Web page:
The point about this blog, if there is a point, is that it is supposed to be about the prose. If I can give you some good words, some dancing sentences, then my work is done. The photographs are a mere illustration: this is what it looks like. My poor old camera is on its last legs. It actually has ingrained mud around the controls, from where it fell crashing to the ground when I took it out one day whilst riding Red. It has never really been the same since. And photography is not my talent; I am the most bumbling of amateurs. (Sometimes, I get a bit cocky if a shot comes out well; for a moment, I have a little swagger and think I’m all that. Then I see a proper picture by a proper pro, and I am chastened and put back into my correct place.)
But today I’ve come to the end of a very long week, and there are no sentences left. So I thought I’d give you a feeling rather than a prose explication. Today, the pictures are the thing. They show the feeling of the day – glimmering sun, the first suggestions of autumn, a falling peace, the utter, streaming loveliness of watching a red thoroughbred duchess take her ease in the wild places.
I did something today which I always mean to do, and which I sometimes forget. I admitted a weakness. Always admit your weaknesses, the sensible voice in my head constantly instructs. But there is a gap between the good voice in the head and the actual living of life. My weaknesses sometimes frighten me, and I have a tendency to keep them secret. Do a tap dance instead, says the fearful voice, which does not wish to be vulnerable. Divert them with a show tune. Misdirection, says the fearful voice – look, look, point them over here, where they may see mightiness and facility. (Tell them about the winning bets, says the Mr William Hill voice; don’t mention the losing streaks.)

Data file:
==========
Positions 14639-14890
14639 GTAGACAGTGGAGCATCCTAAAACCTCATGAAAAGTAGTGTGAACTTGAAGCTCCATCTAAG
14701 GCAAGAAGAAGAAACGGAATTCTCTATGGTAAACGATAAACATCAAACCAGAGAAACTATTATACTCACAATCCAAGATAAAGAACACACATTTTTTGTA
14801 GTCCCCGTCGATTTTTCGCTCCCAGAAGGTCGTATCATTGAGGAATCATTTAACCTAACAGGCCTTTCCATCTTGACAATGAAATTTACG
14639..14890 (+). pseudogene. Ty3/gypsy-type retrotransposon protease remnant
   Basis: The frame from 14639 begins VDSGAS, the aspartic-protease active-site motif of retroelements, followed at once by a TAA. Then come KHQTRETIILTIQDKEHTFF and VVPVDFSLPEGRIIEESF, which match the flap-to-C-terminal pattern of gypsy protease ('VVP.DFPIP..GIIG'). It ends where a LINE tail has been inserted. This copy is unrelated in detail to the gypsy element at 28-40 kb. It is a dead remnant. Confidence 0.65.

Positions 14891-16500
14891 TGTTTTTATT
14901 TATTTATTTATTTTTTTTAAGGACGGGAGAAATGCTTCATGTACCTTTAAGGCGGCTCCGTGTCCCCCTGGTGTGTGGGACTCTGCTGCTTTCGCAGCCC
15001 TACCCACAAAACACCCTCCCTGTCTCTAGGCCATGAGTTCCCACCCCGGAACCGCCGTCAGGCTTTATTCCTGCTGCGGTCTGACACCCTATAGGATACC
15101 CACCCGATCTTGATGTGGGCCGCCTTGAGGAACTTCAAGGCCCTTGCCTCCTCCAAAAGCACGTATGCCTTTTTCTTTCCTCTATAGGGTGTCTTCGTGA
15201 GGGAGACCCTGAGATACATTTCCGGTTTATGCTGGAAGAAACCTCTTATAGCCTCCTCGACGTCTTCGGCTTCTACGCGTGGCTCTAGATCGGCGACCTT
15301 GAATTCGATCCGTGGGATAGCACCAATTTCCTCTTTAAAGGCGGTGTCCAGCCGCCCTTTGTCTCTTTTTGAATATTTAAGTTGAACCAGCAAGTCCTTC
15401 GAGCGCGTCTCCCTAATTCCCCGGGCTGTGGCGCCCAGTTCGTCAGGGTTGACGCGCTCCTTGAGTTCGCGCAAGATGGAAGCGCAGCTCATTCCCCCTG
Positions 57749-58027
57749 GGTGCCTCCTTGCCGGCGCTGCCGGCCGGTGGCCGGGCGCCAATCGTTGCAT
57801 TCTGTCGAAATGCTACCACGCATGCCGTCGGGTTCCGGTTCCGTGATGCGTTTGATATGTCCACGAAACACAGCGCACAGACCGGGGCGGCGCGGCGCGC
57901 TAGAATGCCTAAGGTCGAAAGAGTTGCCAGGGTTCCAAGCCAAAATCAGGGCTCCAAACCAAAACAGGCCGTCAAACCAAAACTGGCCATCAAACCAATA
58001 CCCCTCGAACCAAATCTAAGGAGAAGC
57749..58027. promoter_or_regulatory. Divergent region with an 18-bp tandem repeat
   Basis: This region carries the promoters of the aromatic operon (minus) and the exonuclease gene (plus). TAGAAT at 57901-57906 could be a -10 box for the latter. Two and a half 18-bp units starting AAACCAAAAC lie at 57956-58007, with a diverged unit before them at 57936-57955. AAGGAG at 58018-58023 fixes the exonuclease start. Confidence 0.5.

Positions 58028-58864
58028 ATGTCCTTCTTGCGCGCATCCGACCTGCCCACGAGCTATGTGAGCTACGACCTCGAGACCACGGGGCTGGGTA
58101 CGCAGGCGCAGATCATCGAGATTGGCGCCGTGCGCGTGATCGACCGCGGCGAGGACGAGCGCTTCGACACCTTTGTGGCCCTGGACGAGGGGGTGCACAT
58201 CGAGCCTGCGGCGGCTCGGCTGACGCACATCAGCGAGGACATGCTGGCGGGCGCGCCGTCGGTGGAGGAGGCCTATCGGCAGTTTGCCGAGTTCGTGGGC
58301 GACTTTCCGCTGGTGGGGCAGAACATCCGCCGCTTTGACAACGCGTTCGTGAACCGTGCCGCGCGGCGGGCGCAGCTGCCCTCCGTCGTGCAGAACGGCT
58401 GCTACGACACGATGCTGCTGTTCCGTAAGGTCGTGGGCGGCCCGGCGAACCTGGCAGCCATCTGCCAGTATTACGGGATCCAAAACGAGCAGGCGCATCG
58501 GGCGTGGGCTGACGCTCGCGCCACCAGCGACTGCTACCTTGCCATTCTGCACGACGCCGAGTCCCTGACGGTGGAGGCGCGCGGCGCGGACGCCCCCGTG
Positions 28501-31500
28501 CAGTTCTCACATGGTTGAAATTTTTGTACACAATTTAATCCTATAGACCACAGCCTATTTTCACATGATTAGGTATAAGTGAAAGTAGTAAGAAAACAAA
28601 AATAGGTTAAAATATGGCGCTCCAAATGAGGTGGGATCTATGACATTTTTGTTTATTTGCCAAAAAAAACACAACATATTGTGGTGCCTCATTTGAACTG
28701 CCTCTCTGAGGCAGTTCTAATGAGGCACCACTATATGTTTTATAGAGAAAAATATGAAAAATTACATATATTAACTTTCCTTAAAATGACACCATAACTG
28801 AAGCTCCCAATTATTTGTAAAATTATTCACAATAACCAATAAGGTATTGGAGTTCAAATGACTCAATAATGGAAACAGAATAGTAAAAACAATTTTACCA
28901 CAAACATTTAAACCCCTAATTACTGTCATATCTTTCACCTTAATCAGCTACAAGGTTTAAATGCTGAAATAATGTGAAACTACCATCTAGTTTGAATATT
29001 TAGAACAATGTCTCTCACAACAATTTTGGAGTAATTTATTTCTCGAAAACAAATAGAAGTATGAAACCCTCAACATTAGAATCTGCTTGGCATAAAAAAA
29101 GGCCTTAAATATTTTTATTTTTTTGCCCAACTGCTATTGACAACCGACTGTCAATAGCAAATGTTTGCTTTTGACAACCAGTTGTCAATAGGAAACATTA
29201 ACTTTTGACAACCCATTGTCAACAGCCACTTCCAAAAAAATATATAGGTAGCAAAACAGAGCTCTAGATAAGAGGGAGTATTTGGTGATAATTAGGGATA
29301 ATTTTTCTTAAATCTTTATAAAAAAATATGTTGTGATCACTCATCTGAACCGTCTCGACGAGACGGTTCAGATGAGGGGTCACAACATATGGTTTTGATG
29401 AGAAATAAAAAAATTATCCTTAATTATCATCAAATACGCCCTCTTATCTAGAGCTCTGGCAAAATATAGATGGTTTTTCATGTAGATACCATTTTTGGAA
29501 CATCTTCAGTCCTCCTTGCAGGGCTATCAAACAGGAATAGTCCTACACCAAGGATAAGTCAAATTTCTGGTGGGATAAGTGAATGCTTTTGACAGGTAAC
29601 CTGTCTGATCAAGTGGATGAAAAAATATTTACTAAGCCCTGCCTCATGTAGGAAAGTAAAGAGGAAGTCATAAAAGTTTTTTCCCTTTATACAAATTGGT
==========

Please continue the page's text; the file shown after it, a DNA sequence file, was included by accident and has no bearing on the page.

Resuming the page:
The lovely thing about admitting weaknesses is that very rarely do the recipients laugh and point, as the fearful voices suspect they will. This one merely nodded and took it on the chin and appeared to think no less of me. I walked away feeling a spiralling, giddy sense of liberation.
And now, I’m going to do something very naughty. I’ve got most of what I should do done. I’m going to say sod ‘em if they can’t take a joke, and give myself the rest of the day off. I’m going to watch the racing from Newbury and Ayr and Listowel, and glory in the sheer beauty of the racing thoroughbred, which thrills my heart like almost nothing else. I’m hardly going to have a bet, because it’s a funny time of the season and the ground is soft and anything can happen. (Good decision, as it turns out, since a 33-1 shot has just won the 1.50.) There is a promising youngster on whom I am very sweet called Red Galileo at Newbury this afternoon. But mostly, I’m just going to watch the glorious show and feel lucky. It’s like iron tonic for me, and I shall gather myself and get my stamina back, and write many thousands of words over the weekend. That is my plan. And I have absolutely no idea why I feel the need to map it out for you, but you are the Dear Readers, and you must know everything.
Have a lovely Friday. I hope the sun is shining on you too.
In the spirit of the admitting of weaknesses, today’s picture of the hill. My newly liberated self, freed from the bashing imperatives of perfectionism, laughs in delight, and cries: it could not matter less. It’s still the beloved old hill, who cares what focus it is in: